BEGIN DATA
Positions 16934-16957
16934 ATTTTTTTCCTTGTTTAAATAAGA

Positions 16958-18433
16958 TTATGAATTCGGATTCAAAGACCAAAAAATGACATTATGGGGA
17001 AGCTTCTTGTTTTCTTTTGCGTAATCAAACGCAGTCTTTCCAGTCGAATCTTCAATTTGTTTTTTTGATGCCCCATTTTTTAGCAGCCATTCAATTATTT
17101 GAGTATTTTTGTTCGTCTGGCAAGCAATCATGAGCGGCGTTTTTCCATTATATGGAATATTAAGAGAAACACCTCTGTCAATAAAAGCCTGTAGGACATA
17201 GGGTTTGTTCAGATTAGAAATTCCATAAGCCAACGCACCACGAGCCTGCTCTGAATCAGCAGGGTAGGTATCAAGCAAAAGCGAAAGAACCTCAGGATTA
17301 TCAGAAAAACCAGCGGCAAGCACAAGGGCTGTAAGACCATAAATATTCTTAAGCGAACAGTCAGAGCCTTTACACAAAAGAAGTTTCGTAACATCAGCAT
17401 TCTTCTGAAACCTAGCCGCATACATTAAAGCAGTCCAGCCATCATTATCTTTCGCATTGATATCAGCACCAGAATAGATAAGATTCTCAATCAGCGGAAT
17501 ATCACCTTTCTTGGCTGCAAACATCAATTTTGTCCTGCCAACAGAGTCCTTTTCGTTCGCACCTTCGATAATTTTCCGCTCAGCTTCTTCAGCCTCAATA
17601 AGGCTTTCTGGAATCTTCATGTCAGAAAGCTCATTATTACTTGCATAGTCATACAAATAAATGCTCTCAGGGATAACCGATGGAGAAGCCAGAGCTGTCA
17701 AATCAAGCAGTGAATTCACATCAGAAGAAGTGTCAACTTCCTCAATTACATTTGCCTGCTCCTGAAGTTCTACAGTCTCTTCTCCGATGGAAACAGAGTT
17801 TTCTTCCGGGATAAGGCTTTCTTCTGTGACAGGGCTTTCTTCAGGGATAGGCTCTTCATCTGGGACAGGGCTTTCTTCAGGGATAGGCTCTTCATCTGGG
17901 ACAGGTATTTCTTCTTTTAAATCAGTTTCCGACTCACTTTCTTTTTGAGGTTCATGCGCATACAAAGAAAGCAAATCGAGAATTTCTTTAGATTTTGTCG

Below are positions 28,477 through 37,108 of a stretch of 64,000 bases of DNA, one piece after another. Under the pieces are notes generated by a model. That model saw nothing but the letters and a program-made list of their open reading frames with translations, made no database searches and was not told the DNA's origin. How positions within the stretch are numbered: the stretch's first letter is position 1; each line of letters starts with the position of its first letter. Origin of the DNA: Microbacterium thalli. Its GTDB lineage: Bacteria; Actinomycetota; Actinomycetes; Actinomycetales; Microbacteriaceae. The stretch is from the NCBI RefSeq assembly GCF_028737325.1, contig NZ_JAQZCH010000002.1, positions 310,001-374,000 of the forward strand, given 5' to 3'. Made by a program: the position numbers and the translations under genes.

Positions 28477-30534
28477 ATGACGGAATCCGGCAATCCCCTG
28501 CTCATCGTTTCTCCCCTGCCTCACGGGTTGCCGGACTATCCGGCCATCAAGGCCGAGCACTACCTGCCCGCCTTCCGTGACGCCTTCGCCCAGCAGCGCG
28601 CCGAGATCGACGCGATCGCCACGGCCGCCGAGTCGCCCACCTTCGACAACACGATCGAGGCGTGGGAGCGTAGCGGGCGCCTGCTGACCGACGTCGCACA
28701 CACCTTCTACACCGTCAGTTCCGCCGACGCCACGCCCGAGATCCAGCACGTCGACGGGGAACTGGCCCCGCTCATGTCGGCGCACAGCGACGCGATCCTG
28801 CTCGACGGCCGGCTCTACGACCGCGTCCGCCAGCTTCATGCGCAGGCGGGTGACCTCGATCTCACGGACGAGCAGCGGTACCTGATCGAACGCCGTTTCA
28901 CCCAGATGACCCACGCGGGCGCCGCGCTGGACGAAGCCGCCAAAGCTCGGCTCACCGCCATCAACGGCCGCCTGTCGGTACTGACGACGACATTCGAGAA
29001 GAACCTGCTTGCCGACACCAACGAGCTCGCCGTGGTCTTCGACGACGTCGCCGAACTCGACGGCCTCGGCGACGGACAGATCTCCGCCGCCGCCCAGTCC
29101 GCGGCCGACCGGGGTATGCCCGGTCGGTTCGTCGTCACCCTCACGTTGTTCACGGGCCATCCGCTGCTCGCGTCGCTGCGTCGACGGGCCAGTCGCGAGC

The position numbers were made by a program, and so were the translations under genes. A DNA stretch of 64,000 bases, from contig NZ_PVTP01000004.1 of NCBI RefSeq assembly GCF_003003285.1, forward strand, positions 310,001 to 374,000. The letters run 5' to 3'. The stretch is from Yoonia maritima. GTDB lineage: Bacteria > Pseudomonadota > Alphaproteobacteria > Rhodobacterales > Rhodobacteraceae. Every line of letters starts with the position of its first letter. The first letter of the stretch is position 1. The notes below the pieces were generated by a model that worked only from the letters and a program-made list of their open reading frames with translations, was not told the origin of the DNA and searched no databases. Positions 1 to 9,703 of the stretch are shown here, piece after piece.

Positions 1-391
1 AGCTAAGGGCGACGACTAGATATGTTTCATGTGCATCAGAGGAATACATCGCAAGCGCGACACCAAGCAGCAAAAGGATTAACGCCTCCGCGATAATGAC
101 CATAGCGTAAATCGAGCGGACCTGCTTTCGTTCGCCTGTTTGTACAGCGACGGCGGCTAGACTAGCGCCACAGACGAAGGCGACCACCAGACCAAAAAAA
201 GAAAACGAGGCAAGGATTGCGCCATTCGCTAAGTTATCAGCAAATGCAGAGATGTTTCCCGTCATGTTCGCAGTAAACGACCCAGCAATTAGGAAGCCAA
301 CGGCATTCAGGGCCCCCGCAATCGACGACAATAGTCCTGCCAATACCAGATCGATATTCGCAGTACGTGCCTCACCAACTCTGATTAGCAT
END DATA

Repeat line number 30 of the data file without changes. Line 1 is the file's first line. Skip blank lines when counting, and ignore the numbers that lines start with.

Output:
301 CGGCATTCAGGGCCCCCGCAATCGACGACAATAGTCCTGCCAATACCAGATCGATATTCGCAGTACGTGCCTCACCAACTCTGATTAGCAT